I'm very excited about using it. I'm assuming you have to shoot 16:9 with the SDX-900 due to the lenses? Is that correct? The SDX-900's chips are 16:9 native and stuff looks better using that anyway.

Thanks

Chris Blair
Magnetic Image, Inc.
Evansville, IN
http://www.videomi.com


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Todd Terry
Re: DoF converter Lens Choices
on Feb 25, 2009 at 4:26:29 am

Great, Chris... I think you will be happy with that setup.

As for 4:3 vs. 16:9... I dunno. I've never used the SDX-900. You are free to shoot whatever it will, and whatever your project requires. I freely swap between 4:3 SD and 16:9 HD depending on the project needs, and I use very similar primes. That's got nothing to do with the lenses or adapter, and everything to do with the camera. The lenses and adapter will readily do either.

One word of warning: be careful with that setup or you will definitely get hooked once you see the images... and unfortunately that converter is not cheap (about $26,000) and those lenses probably a heckuva lot more than that. That's exactly how I got sucked in... ha. Never looked back though, it's great.

Happy shooting, tell us how it goes.. and post some frames if you get a chance.



T2

__________________________________
Todd Terry
Creative Director
Fantastic Plastic Entertainment, Inc.
fantasticplastic.com






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Chris Blair
Re: DoF converter Lens Choices
on Feb 26, 2009 at 1:07:09 am

Oh I've wanted one since it came out (2002 was it?). I've actually seen some used Pro35s for around $10,000.

We're probably going to have to get an HD camera next year and I'll probably go for a 1/3" with the Pro35mini. You can get entire packages at Zacuto for around $31,000.





Chris Blair
Magnetic Image, Inc.
Evansville, IN
http://www.videomi.com


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Todd Terry
Re: DoF converter Lens Choices
on Feb 26, 2009 at 3:45:24 am

Yeah, pretty much...

The Mini35 actually came out first, P+S Technik debuted it in early 2001. I belive the Pro35 came out later that year, or maybe early next.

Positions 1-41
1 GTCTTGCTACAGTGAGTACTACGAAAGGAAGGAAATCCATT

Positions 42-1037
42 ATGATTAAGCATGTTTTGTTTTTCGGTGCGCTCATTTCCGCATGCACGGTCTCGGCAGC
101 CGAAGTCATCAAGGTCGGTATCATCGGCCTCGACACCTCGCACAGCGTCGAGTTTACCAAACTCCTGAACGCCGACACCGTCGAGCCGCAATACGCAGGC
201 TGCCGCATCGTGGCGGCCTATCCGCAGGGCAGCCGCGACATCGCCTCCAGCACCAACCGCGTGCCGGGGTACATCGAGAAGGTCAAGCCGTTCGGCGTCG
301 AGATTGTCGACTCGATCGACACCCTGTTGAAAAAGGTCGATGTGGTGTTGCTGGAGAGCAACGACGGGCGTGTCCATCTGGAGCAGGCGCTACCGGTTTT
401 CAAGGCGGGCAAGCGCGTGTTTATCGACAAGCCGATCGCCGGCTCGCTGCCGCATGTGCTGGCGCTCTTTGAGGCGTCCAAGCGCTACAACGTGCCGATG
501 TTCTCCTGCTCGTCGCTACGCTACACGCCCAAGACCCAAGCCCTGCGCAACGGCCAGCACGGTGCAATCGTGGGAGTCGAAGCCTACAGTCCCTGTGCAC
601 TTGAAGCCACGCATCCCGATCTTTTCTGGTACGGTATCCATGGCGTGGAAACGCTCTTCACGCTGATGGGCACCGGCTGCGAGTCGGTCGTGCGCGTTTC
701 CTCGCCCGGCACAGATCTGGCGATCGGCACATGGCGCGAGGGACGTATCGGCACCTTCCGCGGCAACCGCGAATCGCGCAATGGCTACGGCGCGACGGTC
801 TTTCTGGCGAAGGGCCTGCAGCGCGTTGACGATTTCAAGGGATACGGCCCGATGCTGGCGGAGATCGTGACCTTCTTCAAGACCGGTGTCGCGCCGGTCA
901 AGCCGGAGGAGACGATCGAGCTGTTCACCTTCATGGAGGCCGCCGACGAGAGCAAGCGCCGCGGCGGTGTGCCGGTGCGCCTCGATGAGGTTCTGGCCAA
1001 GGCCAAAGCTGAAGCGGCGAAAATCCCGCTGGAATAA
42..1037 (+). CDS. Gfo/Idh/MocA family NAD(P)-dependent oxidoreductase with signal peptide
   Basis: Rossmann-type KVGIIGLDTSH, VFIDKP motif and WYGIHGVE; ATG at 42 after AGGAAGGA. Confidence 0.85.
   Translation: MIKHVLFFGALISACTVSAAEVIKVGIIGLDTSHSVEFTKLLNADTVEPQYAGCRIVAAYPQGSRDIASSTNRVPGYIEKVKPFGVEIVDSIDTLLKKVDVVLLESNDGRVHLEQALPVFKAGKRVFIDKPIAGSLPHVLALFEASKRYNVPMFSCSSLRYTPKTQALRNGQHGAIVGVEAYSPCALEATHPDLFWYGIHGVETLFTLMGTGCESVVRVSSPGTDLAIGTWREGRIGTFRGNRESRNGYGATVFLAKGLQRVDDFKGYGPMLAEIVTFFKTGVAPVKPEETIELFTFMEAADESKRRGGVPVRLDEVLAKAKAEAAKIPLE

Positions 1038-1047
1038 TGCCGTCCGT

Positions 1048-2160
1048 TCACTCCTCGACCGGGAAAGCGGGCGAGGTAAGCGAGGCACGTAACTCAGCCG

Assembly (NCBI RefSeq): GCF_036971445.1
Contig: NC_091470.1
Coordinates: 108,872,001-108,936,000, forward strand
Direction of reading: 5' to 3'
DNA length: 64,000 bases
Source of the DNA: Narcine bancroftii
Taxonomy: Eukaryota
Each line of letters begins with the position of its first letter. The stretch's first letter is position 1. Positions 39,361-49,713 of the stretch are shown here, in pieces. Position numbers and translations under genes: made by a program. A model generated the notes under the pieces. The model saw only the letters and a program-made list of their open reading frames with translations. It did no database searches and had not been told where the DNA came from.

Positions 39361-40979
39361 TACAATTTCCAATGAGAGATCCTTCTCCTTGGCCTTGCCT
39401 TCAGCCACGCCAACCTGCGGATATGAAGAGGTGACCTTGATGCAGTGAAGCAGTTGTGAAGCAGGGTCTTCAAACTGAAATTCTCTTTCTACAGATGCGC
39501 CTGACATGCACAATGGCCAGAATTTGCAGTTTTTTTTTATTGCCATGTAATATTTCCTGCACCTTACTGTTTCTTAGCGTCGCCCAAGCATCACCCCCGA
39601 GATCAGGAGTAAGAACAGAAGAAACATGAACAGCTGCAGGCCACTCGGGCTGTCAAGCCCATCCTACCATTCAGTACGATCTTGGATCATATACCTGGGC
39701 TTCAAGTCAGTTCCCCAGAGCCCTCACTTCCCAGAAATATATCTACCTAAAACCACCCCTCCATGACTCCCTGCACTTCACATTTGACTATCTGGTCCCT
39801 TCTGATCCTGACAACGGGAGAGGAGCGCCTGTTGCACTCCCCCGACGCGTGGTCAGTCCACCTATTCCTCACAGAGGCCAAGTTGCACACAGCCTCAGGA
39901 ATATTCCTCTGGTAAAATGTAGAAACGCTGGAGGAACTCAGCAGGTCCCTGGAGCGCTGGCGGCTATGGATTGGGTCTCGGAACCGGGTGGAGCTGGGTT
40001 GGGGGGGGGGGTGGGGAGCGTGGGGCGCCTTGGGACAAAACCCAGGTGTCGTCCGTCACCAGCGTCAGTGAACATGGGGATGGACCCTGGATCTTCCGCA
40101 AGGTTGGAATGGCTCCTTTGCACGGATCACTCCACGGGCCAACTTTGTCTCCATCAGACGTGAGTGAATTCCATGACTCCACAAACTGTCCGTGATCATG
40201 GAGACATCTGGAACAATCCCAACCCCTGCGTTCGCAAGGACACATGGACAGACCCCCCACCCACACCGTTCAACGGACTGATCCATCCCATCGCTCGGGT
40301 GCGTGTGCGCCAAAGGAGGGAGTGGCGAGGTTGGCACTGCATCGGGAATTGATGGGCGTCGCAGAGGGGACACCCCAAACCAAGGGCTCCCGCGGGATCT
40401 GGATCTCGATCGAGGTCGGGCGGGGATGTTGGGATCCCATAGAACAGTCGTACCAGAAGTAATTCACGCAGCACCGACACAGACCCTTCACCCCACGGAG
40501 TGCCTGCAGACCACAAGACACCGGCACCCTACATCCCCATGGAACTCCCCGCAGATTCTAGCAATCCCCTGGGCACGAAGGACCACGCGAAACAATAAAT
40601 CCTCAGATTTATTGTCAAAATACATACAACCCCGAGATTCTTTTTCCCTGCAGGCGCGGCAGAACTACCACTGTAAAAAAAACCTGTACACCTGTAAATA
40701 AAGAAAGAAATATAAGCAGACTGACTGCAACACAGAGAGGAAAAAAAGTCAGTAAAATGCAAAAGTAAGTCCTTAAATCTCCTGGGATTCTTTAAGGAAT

A Pro35 for $10K???... never seen a deal like that, but if you do... snap it up. That might be one of the older models that doesn't have infinitely variable speeds and a few other improvements.

Interestingly the Mini35 (the one I use, for 1/3" cameras) comes in about about $11,000... while the Pro35 (for 2/3") is $26,000. BUT... the one they have specficially for the Sony EX3 is $20,000, yet it's still a Pro35 with just a different relay lens specifically for the EX3. I think that probably shows there's a lot of fat (i.e., profit) in the Pro35... they do sell it for a lot more to the big-camera shooters pretty much because they can (like so much of the high-end equipment in our biz).

Still, at Rolls Royce prices I have always found everything from P+S Technik to be worth every penny (although I know that I will never be able to justify their $30K snorkle lens relay... although one can dream).

T2

__________________________________
Todd Terry
Creative Director
Fantastic Plastic Entertainment, Inc.
fantasticplastic.com






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Mark D'Agostino
Re: DoF converter Lens Choices
on Apr 21, 2009 at 8:37:30 pm

Hi Todd,
Did you have a chance to test the Magic Bullet product? Which suite is it?

Thanks!

Mark D'Agostino
http://www.synergeticproductions.com


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Todd Terry
Re: DoF converter Lens Choices
on Apr 21, 2009 at 9:16:35 pm

Hi Mark...

Yes, just a little...

I believe it's Magic Bullet Suite 2.0... It contains five plug-ins... Colorista, Looks, Steady, Frames, and some kind of HD upscaler whose name escapes me at the moment.

I haven't had call to use any of its "fake DoF" effects yet. I really don't have much need for that since I almost always shoot with a Mini35 and get shallow DoFs when I want them anyway... but some of the other stuff (particularly "Looks") is pretty darn good. It's hard to describe in a short post what all it does, but bascially it allows you to manipulate an image the way you would in both the shooting and post stages... but putting different "filters" in the camera's "virtual matte box," or by changing the virtual film stock, film processing effects (such as bleach bypass), and post production stuff like fairly robust color grading.

Red Giant has a good tutorial on their website that shows a bunch of the features.

On the upside, I'd say that it looks really great. I'm using it in Adobe CS3. In Premiere it works great in STANDARD def. Not so much in high-def (which I think may be an issue with my Matrox AXIO machine). In After Effects it works fine. I will say that it is a little bit sluggish on the rendering side. I use a smokin' fast machine, but the rendering is still a little slow for my taste. I'm spoiled though, usually I don't have to render anything so maybe it seems slower than it is.

It is definitely worth downloading their demo version for a test drive.


T2

__________________________________
Todd Terry
Creative Director
Fantastic Plastic Entertainment, Inc.
fantasticplastic.com






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Mark D'Agostino
Re: DoF converter Lens Choices
on Apr 22, 2009 at 2:46:27 pm

Thanks Todd. I'll check it out.

Mark D'Agostino
http://www.synergeticproductions.com